Huge reptile found in Ichthyosaur's stomach
By T.K. Randall
August 23, 2020 · 2 comments
Ichthyosaur's could eat creatures larger than humans. Image Credit: CC BY-SA 4.0 Machairo
Palaeontologists have discovered one large prehistoric fossil reptile inside the belly of another, larger predator.
Ichthyosaurs, which looked very similar to today's dolphins despite having no relation to them, would have been a common sight in the prehistoric seas between 250 million and 90 million years ago.
While many Ichthyosaurs were thought to have dined on small marine creatures, scientists have now identified a fossil specimen that happened to have swallowed an entire four-meter-long marine reptile for its dinner sometime during the Middle Triassic period between 237 and 247 million years ago.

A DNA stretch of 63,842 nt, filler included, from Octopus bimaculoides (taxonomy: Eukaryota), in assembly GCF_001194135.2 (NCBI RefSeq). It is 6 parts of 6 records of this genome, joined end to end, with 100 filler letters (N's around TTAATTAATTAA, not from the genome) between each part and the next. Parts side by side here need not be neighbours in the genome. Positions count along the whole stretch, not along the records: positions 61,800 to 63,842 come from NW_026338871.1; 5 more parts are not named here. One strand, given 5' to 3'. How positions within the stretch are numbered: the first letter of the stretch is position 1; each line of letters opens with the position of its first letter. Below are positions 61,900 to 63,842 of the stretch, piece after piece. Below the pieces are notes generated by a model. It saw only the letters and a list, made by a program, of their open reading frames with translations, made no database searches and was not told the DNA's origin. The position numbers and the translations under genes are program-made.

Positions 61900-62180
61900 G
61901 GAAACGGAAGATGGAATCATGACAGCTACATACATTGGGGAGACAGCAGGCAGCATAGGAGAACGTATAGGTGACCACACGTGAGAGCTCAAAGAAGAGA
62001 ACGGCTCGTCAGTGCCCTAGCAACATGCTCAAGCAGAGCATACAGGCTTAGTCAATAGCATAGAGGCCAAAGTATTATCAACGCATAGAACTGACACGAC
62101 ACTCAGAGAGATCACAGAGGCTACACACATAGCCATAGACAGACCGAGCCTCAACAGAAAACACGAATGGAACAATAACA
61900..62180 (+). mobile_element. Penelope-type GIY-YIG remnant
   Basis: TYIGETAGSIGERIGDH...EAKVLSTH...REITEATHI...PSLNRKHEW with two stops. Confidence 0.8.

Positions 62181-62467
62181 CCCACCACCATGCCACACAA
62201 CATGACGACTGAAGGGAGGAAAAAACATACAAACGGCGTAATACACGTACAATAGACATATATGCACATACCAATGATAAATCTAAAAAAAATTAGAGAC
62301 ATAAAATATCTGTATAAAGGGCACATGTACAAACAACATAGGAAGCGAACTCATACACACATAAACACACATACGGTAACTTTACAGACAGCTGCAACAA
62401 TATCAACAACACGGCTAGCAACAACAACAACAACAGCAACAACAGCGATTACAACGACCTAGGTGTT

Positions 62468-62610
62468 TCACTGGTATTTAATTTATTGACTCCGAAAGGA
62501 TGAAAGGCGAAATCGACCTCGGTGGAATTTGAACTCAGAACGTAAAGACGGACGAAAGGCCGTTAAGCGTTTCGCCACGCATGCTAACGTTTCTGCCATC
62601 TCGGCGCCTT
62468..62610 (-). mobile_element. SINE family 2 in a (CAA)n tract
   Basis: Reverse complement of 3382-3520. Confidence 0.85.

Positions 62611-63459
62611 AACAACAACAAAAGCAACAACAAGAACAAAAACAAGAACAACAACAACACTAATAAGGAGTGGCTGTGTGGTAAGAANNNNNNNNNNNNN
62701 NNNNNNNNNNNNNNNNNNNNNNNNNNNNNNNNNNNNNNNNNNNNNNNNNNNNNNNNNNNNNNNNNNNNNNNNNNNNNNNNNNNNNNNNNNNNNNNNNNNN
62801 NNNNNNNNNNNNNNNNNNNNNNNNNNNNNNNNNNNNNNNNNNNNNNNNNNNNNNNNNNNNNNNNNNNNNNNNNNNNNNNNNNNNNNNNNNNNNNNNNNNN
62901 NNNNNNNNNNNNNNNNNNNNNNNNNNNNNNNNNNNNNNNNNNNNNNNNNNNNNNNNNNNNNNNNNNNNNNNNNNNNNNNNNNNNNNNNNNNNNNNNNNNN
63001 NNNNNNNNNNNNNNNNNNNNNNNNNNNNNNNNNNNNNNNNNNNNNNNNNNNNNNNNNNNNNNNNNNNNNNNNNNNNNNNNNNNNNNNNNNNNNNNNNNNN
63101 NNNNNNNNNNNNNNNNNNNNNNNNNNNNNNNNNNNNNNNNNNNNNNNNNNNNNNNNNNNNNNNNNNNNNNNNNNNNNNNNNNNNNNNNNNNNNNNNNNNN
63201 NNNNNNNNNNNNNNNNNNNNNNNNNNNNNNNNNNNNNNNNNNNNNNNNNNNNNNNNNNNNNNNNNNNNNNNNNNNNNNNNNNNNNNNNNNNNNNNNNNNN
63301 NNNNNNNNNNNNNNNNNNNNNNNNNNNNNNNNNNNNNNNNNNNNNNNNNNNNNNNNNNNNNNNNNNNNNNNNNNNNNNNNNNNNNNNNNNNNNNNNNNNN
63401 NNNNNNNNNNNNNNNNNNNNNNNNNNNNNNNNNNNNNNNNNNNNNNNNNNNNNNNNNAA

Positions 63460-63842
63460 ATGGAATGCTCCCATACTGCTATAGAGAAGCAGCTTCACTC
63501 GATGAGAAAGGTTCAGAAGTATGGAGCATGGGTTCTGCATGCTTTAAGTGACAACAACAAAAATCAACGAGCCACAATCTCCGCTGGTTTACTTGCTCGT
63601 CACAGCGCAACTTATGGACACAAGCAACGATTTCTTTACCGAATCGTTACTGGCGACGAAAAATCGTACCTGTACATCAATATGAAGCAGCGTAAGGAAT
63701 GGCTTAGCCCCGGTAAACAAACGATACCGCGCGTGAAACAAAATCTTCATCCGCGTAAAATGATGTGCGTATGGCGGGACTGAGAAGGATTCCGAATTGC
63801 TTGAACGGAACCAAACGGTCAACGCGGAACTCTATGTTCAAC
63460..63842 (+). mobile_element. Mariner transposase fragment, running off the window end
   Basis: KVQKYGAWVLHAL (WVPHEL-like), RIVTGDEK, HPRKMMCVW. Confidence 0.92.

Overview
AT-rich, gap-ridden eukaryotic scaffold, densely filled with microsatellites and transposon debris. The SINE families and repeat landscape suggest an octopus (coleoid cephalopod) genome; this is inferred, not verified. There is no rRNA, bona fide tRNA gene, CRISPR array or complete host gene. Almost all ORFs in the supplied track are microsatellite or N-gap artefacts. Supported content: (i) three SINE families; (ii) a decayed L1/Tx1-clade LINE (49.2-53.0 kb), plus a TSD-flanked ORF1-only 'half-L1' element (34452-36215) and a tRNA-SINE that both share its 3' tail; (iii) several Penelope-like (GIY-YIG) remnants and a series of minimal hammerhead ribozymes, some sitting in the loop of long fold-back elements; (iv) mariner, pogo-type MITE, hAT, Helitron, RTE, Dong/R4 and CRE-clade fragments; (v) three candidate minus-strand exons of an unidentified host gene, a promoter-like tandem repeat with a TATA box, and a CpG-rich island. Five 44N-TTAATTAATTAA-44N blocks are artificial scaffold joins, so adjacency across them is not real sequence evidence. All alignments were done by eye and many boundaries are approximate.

The unfortunate creature - a thalattosaur - is one of the largest fossils ever found inside the stomach of a prehistoric marine reptile and offers a unique glimpse into what Ichthyosaurs would have eaten.
Experts believe that the predator likely died shortly after ingesting the animal, which may also be why it is so well preserved inside of its stomach.
"If you look across all the similar marine reptiles that lived in the age of dinosaurs, we've actually never found something articulated like this in the stomach," said study co-author Ryosuke Motani.
"At first, we just didn't believe it, but after spending several years visiting the dig site and looking at the same specimens, we finally were able to swallow what we were seeing."
Source: CBS News
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